8. Our latest historically contingent physical theory models symmetry. How can we know that it's "really" there in nature itself? Perhaps our theoretical symmetry is only an approximation to something deeper and more complicated. We can't possibly know. Physical science is limited by our ability to measure. You disagree? You believe human made physics is absolutely true? It never has been before throughout history. You mean we just got lucky and nailed it this century? How will such an idea hold up a century from now? What do you think?
  9. In terms of nature, there are no regularities at all. There are no perfect circles, no straight lines, no triangles or spheres, no perfect symmetry. And in terms of abstract math, there are far more irregular and random objects than regular ones, if by regular we mean at the very least computable; that is, capable of being generated by an algorithm. Most functions are highly discontinuous, most real numbers are not ocmputable, and so forth. One shouldn't confuse the nice functions they meet in calculus class with all the wild functions that are out there. One should also not allow oneself to be confused by the apparent regularity of physical law. What we mean by physical law in this context is NOT the true nature of the universe; if there even is such a thing. Rather, by physical law we mean the historically contingent human-created scientific theories of the universe. All such theories are at best clever approximations. Our best physical theories are good to 12 decimal places or so. That's terrific as physical theories go. But they're not exactly what nature does. The apparent regularity of nature may arguably be telling us more about our own minds than it does about nature.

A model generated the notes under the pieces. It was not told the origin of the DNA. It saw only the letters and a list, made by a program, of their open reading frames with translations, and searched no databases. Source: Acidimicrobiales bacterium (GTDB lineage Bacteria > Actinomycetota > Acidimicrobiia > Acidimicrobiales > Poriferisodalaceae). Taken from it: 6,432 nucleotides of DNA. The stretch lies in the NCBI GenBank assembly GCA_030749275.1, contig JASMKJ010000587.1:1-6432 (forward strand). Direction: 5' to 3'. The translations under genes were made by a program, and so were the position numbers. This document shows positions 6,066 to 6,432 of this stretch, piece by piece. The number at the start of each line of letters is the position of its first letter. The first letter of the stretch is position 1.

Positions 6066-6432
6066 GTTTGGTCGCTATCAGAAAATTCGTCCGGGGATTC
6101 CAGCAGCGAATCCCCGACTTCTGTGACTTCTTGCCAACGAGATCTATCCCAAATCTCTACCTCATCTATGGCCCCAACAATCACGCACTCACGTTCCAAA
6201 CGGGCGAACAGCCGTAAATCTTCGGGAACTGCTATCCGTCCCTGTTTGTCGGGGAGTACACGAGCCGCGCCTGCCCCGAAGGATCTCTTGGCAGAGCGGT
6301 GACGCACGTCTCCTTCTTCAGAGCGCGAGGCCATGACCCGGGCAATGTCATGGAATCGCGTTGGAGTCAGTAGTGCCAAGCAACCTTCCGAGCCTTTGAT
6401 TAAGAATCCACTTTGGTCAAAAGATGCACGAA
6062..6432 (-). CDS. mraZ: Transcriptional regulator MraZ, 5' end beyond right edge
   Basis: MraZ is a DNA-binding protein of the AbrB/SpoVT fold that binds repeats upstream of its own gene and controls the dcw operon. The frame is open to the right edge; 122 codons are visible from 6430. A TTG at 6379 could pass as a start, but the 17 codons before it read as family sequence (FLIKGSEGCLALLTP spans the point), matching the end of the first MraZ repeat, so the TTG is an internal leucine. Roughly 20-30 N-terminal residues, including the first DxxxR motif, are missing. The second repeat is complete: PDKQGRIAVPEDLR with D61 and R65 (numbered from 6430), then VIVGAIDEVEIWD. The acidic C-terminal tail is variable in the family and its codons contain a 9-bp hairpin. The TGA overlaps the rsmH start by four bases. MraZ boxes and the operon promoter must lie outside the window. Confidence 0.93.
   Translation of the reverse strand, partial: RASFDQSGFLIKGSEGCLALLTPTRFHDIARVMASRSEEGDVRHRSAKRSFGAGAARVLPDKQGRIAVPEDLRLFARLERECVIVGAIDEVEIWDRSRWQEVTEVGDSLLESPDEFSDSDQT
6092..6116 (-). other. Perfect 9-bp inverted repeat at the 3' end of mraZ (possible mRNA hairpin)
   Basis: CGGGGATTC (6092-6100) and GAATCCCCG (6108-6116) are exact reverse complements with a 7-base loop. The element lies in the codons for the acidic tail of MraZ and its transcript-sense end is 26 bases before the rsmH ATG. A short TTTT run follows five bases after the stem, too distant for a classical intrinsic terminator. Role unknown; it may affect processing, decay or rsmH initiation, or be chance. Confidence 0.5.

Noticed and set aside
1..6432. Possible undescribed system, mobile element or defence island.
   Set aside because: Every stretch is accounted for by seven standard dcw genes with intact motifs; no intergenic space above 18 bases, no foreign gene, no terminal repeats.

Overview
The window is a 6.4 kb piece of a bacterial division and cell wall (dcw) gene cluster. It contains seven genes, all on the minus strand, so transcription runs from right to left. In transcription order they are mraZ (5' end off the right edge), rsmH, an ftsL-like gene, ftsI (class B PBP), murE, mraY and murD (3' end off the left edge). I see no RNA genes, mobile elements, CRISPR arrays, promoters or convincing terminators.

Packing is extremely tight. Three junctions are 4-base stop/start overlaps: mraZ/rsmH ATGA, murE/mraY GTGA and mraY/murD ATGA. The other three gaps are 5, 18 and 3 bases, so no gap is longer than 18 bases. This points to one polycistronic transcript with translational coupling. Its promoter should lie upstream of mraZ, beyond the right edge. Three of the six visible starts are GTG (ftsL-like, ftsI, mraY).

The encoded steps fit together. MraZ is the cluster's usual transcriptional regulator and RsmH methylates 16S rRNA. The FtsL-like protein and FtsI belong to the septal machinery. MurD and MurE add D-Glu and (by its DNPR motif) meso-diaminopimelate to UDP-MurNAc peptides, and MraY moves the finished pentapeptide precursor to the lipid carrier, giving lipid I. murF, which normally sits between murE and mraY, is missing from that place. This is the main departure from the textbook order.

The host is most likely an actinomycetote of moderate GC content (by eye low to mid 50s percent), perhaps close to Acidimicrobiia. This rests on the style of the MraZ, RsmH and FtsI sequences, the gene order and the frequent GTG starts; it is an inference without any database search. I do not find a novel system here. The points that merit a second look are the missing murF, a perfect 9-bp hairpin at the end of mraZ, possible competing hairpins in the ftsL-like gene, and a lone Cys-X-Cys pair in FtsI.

10. wtf

    AI sentience